CAIRO: Fatalities caused by sectarian violence rose during the period from April and June, the Egyptian Initiative for Personal Rights (EIPR) said in its quarterly report on freedom of religion and belief, issued this week.
The report records violations of religious freedom in the form of sectarian violence, interference by security bodies and discrimination on the basis of religious belief.
Five fatalities are recorded in the report, which covers the period from April to June 2009.
June clashes between a Muslim and members of a Christian family in Kafr El-Berbery, Daqahleya over the price of a bottle of soda led to the death of 17-year-old Mohamed Ramadan Ezzat the following day.
This case is one of four incidents that began as ordinary disputes before quickly taking on a sectarian tone.
Eyewitnesses told EIPR that during Ezzat’s funeral some members of his family opened fire on the Christian family’s home and the shop where the argument took place, and individuals chanted religious slogans and stoned Christian homes.
Members of the Christian family (a mother, father and their two children) were detained and charged with murder.
The mother was subsequently released when it was established that she was not in the village at the time of the incident.
Members of security bodies also launched an arbitrary arrest campaign against Muslims in Kafr El-Barbary and neighboring villages.
The public prosecution office subsequently ordered the release of 18 people.
Security bodies continued to respond to Muslim-Christian clashes with widespread arbitrary arrest campaigns and illegal detention under the Emergency Law, the report states, with the aim of pressurizing parties to the dispute to reach reconciliation agreements.
In May the Minya Criminal Court acquitted a Muslim man, Gamal Rostom, of the murder Christian Yeshoa’a Gamal Nashed during sectarian clashes in the village of El-Tiba, Samalout in October 2008.
A reconciliation agreement between the families of Rostom and Nashed had been agreed on before the trial began, involving the governor of Minya, the head of Minya security, members of Parliament and religious figures.
Nashed’s father told EIPR that the reconciliation agreement included a renunciation by the family of their right to seek civil compensation for the death.
Rostom was found guilty because of a lack of evidence proving his involvement in the crime the report says. His lawyers had also presented a copy of the reconciliation agreement to the court.
The use of reconciliation sessions rather than a criminal legal process – even where Christians have suffered physical injury or damage to their property giving rise to a legitimate legal claim – both encourages further acts of violence and leads to a feeling of vulnerability within Egypt’s Coptic community, rights groups say.
Two Christians from the village of Hegaza Qebly were killed in April, reportedly in revenge for the killing of a Muslim in 2004. Relatives of one of the two men had been sentenced to three years for manslaughter after the death.
EIPR researchers were told that the other man killed was in no way connected to the 2004 killing.
Seventeen Christian families were also made to leave the village in order to appease the family of the dead Muslim man.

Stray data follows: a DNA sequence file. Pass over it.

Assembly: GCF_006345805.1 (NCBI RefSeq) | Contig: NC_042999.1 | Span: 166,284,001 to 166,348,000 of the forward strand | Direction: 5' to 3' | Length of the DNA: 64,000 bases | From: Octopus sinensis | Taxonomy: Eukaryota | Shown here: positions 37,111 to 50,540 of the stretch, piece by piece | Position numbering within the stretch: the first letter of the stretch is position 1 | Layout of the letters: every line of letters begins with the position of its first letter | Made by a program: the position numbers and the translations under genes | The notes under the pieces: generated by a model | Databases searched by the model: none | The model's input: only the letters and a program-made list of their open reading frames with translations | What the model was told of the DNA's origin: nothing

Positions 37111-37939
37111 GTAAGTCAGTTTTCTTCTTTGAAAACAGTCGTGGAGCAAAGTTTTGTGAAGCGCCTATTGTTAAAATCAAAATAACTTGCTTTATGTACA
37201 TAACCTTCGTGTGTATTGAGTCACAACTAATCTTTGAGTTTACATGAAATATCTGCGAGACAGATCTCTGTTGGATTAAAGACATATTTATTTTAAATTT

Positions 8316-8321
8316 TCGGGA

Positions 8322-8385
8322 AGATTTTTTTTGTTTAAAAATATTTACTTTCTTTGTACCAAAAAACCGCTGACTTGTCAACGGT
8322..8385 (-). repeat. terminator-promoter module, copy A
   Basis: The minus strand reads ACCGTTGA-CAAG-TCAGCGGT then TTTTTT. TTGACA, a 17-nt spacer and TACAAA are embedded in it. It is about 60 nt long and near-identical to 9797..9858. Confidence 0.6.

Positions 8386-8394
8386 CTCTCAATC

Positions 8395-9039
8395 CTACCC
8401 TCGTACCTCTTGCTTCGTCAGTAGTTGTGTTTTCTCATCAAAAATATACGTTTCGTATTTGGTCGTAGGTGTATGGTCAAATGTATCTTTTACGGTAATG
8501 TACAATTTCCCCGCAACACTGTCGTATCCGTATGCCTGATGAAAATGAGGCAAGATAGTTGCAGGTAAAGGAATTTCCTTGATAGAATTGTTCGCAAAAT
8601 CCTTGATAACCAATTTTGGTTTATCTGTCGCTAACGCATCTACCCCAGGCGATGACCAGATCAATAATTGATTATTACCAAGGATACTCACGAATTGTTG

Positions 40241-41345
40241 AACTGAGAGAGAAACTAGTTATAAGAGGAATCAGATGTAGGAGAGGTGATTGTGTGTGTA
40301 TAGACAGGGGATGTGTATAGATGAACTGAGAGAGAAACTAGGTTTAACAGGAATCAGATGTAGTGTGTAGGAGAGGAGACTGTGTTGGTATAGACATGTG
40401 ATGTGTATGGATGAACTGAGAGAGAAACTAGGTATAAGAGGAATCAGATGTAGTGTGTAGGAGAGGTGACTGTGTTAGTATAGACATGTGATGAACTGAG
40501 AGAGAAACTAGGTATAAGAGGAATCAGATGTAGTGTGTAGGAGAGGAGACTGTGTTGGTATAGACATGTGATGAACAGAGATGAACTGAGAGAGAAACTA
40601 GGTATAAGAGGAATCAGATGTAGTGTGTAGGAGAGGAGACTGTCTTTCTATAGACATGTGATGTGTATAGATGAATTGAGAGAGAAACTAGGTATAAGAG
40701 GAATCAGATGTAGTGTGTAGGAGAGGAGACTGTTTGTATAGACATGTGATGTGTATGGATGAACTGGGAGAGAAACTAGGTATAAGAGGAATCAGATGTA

Unsuccessful efforts to bring about a reconciliation between the two sides were led by the governor of Qena. Members of two Christian families who were forced out of the village in 2004 and subsequently returned are now being asked to leave again by security bodies. Security troops are reportedly preventing them from leaving their homes.
In Zeitoun, Cairo, while a large number of people were reportedly arrested in connection with an explosion outside a church in May 2009, no-one has been brought to trial for the incident.
Violations of Christians’ right to freedom of religion through prayer continued during the period covered by the report.
In June 2009 eight Muslims and tens of Christians were injured after sectarian clashes in the hamlet of Boshra El-Sharqiya.
The clashes reportedly broke out against a background of attempts to pray in a building owned by the Coptic Church that made the hamlet’s Muslims believe that the building was going to be turned into a church.
A Muslim woman’s physical attack on a Christian woman standing outside the building sparked the incident.
Police reportedly used violence during the arrest of nineteen Christians after the clashes, leading to physical injuries.
In April Christians in the village of Wasef Ghali Basha, Ayyat were prevented from praying over the body of a deceased Christian woman in a building owned by the Coptic church and licensed as a Sunday school.
The building had been closed by the authorities from 2003 until 2006 because of a fear that it would be turned into a church, and its re-opening in 2006 led to violent two-day sectarian clashes between Muslims and Christians in the village.
Christians in the village of Saba’a, Samalout, Minya launched a two-day protest in April after the church they had been worshiping in since December 2008 was closed by security bodies.
Security bodies has refused to license the building as a place of worship “because of a fear that the village’s Muslims would object.
Security bodies also reportedly demolished a building in Marsa Matrouh out of a fear that it would be used as a church.
There was one incident of an administrative travel ban during the period monitored by the report.
Abdel Latif Mohamed Ahmed, a Quranist was prevented from traveling to the United States in April, as he was about to board the plane.
Ahmed – who had been detained under Emergency Law powers for two years on charges of adopting Quranist views – was informed that he is banned from traveling pursuant to security body orders. No reasons were given for the ban.